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Gabriel Dumont Research Chair in Métis Studies and new graduate scholarships established at U of S

Posted on 2018-04-26 in Politics & Society, Aboriginal, Research, Scholarly & Artistic Work, College Vision

The new chair position will increase research and teaching capacity in Métis studies at the U of S.

The Gabriel Dumont Research Chair in Métis Studies and Gabriel Dumont Graduate Scholarships for Métis Students have been launched in the College of Arts & Science at the University of Saskatchewan (U of S).

Both initiatives are part of a new five-year partnership agreement between the U of S and Gabriel Dumont Institute of Native Studies and Applied Research (GDI).

The Gabriel Dumont Chair in Métis Studies is a new chair position that will increase research and teaching capacity in Métis studies at the U of S and further develop academic engagement between the university and GDI.

“The Gabriel Dumont Research Chair in Métis Studies will help enhance our research and teaching capacity in Métis studies and the College of Arts and Science vision of ‘Research, learning, knowledge-keeping, reconciliation, and inclusion with and by Indigenous peoples and communities,’” said Peta Bonham-Smith, dean of the College of Arts & Science at the U of S.

GDI will contribute a total of $200,000 over five years to fund the new chair’s research initiatives, as well as $100,000 over five years to support new graduate student scholarships. That scholarship funding will be matched by the College of Graduate and Postdoctoral Studies at the U of S, to create two annual awards of $20,000 each over the five-year term.

The search for the new Métis chair is expected to begin shortly, with a projected start date of January 2019. The first student scholarships are scheduled to be awarded during the 2018/19 academic year, with preference given to graduate students who self-identify as Métis.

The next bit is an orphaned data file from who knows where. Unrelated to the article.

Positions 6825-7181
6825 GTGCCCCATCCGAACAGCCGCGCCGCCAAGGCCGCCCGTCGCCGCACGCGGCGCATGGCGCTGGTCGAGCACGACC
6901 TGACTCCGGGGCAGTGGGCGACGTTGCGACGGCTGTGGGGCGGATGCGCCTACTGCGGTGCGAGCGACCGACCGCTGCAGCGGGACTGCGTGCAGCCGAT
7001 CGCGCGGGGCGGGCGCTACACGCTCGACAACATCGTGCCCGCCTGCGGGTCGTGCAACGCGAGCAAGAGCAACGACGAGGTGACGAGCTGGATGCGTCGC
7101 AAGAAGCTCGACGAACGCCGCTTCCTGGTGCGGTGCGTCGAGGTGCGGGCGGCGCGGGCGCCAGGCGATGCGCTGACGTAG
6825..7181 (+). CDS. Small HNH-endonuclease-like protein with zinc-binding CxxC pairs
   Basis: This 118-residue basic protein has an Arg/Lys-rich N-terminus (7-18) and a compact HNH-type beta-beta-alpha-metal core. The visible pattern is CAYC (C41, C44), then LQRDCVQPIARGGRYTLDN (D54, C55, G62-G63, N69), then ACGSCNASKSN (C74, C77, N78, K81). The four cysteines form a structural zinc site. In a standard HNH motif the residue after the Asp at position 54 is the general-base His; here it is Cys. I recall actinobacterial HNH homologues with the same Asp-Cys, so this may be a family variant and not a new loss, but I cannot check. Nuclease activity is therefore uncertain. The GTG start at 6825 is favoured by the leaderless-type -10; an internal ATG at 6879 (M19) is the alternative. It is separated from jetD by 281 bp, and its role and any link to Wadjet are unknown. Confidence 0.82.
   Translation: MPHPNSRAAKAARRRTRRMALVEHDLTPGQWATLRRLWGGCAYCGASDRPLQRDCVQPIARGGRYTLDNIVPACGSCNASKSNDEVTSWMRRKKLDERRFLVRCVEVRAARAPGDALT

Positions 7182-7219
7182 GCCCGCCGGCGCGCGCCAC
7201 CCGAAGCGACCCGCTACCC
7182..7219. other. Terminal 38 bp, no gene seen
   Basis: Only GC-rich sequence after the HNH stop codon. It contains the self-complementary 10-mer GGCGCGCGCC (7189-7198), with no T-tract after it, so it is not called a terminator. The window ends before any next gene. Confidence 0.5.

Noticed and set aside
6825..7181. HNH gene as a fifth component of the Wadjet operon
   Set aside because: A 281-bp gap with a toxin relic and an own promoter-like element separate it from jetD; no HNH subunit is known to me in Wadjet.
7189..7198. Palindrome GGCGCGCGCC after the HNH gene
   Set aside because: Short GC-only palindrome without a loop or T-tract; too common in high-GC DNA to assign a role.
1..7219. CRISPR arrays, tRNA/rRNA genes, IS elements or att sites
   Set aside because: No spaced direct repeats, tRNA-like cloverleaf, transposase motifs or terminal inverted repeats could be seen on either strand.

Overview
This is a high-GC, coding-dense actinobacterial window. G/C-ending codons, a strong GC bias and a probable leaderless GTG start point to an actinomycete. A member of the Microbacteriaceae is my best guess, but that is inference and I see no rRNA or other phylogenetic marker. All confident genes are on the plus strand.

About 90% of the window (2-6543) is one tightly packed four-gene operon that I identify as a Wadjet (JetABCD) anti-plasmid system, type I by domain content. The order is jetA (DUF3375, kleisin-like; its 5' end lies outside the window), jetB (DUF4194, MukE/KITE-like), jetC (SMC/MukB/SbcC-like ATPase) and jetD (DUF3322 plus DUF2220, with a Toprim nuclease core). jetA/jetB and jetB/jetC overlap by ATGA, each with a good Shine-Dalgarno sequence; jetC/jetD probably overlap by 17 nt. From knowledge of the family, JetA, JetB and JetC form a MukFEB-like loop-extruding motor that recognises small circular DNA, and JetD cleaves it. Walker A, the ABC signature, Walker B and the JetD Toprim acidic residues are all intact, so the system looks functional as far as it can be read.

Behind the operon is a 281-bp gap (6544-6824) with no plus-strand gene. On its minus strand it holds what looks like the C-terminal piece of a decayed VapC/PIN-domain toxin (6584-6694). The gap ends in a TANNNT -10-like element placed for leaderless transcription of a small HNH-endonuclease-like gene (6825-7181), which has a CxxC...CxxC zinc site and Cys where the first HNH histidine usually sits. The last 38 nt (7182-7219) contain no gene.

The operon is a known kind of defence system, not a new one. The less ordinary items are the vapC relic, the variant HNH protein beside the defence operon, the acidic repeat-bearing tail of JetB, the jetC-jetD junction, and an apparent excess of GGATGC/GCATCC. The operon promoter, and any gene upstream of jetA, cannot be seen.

“The new initiatives not only build on a long-standing relationship between our two organizations through Gabriel Dumont College and the Saskatchewan Urban Native Teacher Education Program, but they also create more opportunities for Métis students, increase Métis cultural engagement at Saskatchewan’s largest university, and enhance research collaboration between the College of Arts and Science and the Métis community,” said Earl Cook, Minister of Education for the Métis Nation–Saskatchewan and chair of the Gabriel Dumont Institute Board of Governors.

GDI was incorporated in 1980 to serve the educational and cultural needs of Saskatchewan’s Métis community. Through partnerships with post-secondary institutions in Saskatchewan, GDI offers a variety of accredited educational, vocational, and skills-training opportunities to the Métis across Saskatchewan.

Established in 1908, the College of Arts & Science is the largest and oldest college at the U of S. The college has an enrolment of more than 10,000 students.


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